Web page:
Turducken With a Side of Trust

Turkey on Thanksgiving. It’s the most traditional, trusted meal of the year. What could convince me to entrust this sacred meal to a little-known direct marketer’s website? Here’s the story of Dr. Strangebird: How Cajun Grocer got me to stop worrying and trust the turducken.

Turkey on Thanksgiving. It’s the most traditional, trusted meal of the year. What could convince me to entrust this sacred meal to a little-known direct marketer’s website? Here’s the story of Dr. Strangebird: How Cajun Grocer got me to stop worrying and trust the turducken.

It was no small feet to get me to do it. Our first chance to host the family Thanksgiving came in 2011. My mom and her brother had swapped hosting the holiday for my entire life. This was the first time my mom tapped out and asked my wife and me to host.

It was a big deal. I’m not someone who plays things too traditional, so my first thought was “Ooh! We can get one of those turduckens John Madden is always talking about!”

Hold on, that’s not John Madden talking about turducken. This is John Madden talking about Turducken. (The fact that I can find roughly 2 million videos of Frank Caliendo making fun of John Madden, and not one of the nationally televised event he’s spoofing, tells you half of what you need to know about the Internet.)

So a turducken is a deboned chicken, stuffed inside a deboned duck, stuffed inside a deboned turkey, and there’s Cajun cornbread and sausage stuffing between all those layers. It’s like a big, delicious, flavor-filled meat roll.

Turducken: It's Like Meat Inception.
Or like “Meat Inception,” if you prefer.

When I tried to find a turducken, I was out of luck — I had no idea where to get one of those in Levittown (we live in the one outside Philadelphia). Then I looked online, and there was this site, Cajun Grocer, that promised to sell me an authentic Cajun turducken, shipped up from Louisiana in a Styrofoam box packed with dry ice. …

I don’t know how that plan would sound to you hosting your first big family Thanksgiving, but you could say I was skeptical.

SkepticalDog
My online shopping mascot.

So what did Cajun Grocer do to convince me to trust them with our Thanksgiving?

1.They Dealt Openly With the Questions
This is classic catalog-style direct marketing. Cajun Grocer clearly realizes that trust is one of its biggest hurdles. It’s a niche company operating via direct order, and the website isn’t exactly the height of sophistication (although it’s a lot better today than it was in 2011). They need to convince visitors that the company is both honest and competent enough to get the order there by Thanksgiving, still frozen.

So Cajun Grocer spends a lot of space on its website describing who they are, how they handle your turducken, shipping methods, EXACTLY when you should order to get it by Thanksgiving, and more. The dedicated Turducken landing page is essentially a point-by-point take down of your buying objections.

2. Social and Media Proof
There are no less than 10 seals on the Cajun Grocer homepage showing me it’s a website I can trust. They have a graphic and link for an article where their turducken was voted best overall value in The Wallstreet Journal.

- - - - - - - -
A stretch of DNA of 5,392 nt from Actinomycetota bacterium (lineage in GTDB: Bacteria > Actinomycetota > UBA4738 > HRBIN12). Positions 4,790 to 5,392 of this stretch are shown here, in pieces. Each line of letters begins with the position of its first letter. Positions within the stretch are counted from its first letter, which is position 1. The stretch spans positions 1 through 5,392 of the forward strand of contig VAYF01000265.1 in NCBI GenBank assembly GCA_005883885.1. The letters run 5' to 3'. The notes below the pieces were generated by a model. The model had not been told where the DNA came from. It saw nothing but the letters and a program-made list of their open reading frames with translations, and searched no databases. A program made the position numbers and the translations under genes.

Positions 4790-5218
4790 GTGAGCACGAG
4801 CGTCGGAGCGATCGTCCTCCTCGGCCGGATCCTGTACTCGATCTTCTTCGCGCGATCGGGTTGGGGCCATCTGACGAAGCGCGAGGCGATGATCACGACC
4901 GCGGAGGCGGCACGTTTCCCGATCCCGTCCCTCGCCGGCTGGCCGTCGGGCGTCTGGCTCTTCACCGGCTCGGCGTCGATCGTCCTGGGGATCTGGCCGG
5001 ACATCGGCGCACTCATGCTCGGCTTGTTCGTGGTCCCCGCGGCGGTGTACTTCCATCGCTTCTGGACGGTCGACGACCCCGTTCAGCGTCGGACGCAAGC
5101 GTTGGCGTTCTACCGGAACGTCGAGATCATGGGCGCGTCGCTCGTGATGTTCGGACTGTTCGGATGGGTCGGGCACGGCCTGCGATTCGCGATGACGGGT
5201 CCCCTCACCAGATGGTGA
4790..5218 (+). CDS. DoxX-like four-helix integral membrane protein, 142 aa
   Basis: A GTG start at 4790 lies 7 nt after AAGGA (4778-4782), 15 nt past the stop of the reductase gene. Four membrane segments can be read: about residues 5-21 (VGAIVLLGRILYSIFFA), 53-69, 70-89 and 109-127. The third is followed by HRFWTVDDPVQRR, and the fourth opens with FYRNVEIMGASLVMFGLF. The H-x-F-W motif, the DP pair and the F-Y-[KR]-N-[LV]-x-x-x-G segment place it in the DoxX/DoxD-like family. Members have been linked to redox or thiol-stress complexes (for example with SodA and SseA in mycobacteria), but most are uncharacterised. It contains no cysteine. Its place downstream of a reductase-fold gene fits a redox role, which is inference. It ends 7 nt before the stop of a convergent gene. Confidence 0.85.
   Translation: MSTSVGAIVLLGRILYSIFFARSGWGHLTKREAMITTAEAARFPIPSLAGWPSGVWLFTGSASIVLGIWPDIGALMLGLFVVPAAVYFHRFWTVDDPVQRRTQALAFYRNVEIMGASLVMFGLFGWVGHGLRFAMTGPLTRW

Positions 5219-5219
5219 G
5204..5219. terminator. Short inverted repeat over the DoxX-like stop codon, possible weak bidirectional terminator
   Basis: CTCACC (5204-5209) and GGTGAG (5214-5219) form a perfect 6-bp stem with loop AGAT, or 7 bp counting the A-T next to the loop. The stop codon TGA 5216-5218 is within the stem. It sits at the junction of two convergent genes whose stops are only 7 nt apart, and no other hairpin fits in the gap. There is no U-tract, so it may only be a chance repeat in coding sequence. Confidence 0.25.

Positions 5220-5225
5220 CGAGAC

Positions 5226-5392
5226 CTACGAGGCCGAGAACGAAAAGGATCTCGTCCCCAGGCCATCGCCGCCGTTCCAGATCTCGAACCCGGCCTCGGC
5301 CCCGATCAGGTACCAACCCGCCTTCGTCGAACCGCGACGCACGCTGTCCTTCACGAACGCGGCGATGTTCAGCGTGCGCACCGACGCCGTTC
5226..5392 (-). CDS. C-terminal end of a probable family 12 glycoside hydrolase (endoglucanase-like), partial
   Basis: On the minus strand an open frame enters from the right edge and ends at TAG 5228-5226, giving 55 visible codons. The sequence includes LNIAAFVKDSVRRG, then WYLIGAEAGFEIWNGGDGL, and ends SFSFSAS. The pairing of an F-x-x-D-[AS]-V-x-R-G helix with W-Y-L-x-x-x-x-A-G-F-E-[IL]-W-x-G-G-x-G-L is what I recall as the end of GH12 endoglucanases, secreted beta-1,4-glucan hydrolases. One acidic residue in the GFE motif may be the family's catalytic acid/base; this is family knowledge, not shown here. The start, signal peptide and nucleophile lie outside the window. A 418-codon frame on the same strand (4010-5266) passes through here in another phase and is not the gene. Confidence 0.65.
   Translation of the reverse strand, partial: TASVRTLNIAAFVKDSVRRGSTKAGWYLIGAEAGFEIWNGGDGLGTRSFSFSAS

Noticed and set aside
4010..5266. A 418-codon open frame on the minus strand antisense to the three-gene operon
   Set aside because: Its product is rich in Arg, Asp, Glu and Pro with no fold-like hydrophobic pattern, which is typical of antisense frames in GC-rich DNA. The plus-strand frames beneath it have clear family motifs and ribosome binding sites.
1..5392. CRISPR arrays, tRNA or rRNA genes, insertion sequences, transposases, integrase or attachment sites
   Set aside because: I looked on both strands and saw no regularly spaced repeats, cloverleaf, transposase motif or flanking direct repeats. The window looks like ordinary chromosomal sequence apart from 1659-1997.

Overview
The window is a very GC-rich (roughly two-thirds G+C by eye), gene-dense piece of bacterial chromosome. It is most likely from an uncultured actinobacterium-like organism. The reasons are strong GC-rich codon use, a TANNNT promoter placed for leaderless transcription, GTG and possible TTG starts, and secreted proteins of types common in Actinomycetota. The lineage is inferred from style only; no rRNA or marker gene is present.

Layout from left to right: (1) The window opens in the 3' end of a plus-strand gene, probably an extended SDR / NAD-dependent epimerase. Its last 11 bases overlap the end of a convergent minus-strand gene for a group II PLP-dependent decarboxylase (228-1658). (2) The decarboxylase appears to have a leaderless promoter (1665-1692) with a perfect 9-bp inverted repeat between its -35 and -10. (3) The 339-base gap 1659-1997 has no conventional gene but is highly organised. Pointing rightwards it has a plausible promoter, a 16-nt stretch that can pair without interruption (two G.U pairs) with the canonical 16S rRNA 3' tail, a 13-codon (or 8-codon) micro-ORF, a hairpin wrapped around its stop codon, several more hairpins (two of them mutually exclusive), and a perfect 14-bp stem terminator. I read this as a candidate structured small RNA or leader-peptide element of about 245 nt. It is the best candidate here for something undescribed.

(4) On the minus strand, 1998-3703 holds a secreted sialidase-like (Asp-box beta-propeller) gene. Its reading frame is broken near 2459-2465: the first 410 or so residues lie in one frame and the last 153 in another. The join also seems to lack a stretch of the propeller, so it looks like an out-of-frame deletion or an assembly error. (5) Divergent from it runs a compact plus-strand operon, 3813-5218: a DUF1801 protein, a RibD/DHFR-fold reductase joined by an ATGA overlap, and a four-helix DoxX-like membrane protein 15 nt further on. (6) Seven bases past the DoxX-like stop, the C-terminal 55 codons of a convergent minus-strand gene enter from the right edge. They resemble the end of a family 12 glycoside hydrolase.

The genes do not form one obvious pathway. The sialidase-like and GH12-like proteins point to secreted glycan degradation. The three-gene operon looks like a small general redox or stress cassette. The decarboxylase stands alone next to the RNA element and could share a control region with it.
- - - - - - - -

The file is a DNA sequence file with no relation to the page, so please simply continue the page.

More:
Cajun Grocer's Turducken Featured Image
It’s even got a blue ribbon!

They also have a video segment from Good Morning America about ordering your Thanksgiving turkey online. Not only does the video include the Cajun Grocer turducken being shown on good Morning America, but the guest specifically says that, yes, you can buy a turducken online and it will be delicious.

In addition, Cajun Grocer links to over 4,000 Bizrate reviews on Google, the vast majority of which give it five stars. That’s a good way to show me they’re not stuffing their own review box.

3. Content Proves Competence
Interestingly, Cajun Grocer does not try to convince me it’s a mom and pop chasing their life-long dreams. There’s no owner shown on the site. And you know, if that’s not part of your DNA, I appreciate not pretending it is. There’s nothing wrong with just being a good merchant and showing me you care about your products and service. Professionalism earns trust too.

But Cajun Grocer still provides a lot of content to show they know Cajun cooking. There are recipes, the 1-888-Crawfish helpline, and special sections for a lot of well-known Cajun dishes (at least well-known to a Yankee like me). And beyond that, they have a blog from Marcelle Bienvenu, “The Queen of Cajun Cooking” exploring more Cajun recipes.

You come away from the website convinced of two things: This is a real Louisiana Cajun food shop, and they know exactly how to get you a turkey/duck/chicken thing by Thanksgiving.

And I have trusted them to do that twice now. The first time was culinary fireworks. The second turducken is thawing now to be the star of our meal tomorrow.

The Turducken has Landed
The turducken has landed! Perfectly frozen and in time for Thanksgiving.

IMV15 Panel: Master Marketing Technology in Service to Customers

Technology should empower the marketing organization to better serve customers, but many times, we find that the organization is mastered by the technology. Decisions are made not because they are good for the customer, but because they are possible in the existing tools.

Technology should empower the marketing organization to better serve customers, but many times, we find that the organization is mastered by the technology. Decisions are made not because they are good for the customer, but because they are possible in the existing tools.